Is this thy faithful swain's reward-

An aching, broken heart, my Katy?
Farewell ! and ne'er such sorrows tear

That fickle heart of thine, my Katy!
Thou may'st find those will love thee dear-

But not a love like mine, my Katy.

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Well! I think this, to be done in two or three turns across my room, and with two or three pinches of Irish Blackguard, is not so far amiss. You see I am determined to have my quantum of applause from somebody.

Tell my friend Allan--for I am sure that we only want the trifling circumstance of being known to one another, to be the best friends on earth—that I much suspect he has, in his plates, mistaken the figure of the stock and horn. I have, at last, gotten one, but it is a very rude instrument. It is composed of three parts : the stock, which is the hinder thigh-bone of a sheep, such as you see in a mutton ham ; the horn, which is a common Highland cow's horn, cut off at the smaller end, until the aperture be large enough to admit the stock to be pushed up through the horn until it be held by the thicker end of the thigh-bone; and lastly, an oaten-reed, exactly cut and notched like that which you see every shepherd-boy have when the corn-stems are green and full-grown. The reed is not made fast in the bone, but is held by the lips, and plays loose in the smaller end of the stock ; while the stock, with the horn hanging on its larger end, is held by the hands in playing. The stock has six or seven ventages on the upper side, and one back-ventage, like the common flute. This of mine was made by a man from the braes of Athole, and is exactly what the shepherds wont to use in that country.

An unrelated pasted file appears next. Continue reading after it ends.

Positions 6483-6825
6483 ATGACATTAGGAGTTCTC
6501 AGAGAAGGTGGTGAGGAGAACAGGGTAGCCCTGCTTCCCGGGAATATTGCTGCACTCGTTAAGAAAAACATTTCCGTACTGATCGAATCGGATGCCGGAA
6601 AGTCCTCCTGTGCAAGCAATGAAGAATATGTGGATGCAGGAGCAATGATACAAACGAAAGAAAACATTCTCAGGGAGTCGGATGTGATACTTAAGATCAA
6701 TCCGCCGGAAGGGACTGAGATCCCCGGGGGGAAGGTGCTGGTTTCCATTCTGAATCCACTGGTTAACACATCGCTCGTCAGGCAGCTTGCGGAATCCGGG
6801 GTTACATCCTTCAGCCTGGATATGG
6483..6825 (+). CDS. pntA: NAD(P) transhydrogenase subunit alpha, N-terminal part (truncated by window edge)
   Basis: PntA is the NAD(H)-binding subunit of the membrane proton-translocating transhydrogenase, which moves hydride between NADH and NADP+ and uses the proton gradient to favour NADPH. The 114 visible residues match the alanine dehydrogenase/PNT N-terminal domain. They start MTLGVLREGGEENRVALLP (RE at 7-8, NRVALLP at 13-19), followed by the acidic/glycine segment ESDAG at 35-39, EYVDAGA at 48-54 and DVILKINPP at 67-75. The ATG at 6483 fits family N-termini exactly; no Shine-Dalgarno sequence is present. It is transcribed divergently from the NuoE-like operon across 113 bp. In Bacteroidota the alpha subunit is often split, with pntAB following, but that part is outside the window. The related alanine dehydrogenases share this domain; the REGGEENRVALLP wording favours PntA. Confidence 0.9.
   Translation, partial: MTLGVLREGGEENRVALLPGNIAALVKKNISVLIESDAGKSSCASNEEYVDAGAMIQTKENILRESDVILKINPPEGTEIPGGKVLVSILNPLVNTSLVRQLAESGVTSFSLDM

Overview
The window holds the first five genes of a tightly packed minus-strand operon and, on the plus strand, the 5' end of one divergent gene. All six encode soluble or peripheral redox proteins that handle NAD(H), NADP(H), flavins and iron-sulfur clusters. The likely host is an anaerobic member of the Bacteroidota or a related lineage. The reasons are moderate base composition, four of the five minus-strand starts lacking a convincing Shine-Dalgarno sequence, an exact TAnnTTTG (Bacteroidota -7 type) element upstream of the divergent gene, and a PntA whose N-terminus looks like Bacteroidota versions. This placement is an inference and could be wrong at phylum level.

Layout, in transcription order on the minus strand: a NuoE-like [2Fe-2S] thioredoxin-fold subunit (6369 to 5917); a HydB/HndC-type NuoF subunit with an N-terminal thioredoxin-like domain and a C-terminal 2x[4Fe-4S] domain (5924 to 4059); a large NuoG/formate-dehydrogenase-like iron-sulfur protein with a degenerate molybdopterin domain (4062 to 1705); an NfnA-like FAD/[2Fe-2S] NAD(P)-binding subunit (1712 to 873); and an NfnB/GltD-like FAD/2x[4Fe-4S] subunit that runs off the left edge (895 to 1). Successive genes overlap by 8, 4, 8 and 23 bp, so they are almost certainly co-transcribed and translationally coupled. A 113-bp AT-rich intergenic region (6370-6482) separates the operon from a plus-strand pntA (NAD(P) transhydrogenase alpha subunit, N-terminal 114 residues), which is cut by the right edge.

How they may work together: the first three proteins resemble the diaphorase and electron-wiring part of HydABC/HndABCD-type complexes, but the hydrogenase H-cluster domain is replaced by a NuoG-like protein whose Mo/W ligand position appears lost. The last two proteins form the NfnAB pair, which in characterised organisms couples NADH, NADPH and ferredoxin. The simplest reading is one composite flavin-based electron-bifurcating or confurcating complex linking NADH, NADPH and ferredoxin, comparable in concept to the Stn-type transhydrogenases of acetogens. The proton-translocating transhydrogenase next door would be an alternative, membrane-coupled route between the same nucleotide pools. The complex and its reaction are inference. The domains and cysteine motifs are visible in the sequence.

However, either it is not quite properly bored in the holes, or else we have not the art of blowing it rightly; for we can make little of it. If Mr Allan chooses, I will send him a sight of mine, as I look on myself to be a kind of brother-brush with him. • Pride in poets is nae sin ;' and I will say it, that I look on Mr Allan and Mr Burns to be the only genuine and real painters of Scottish costume in the world.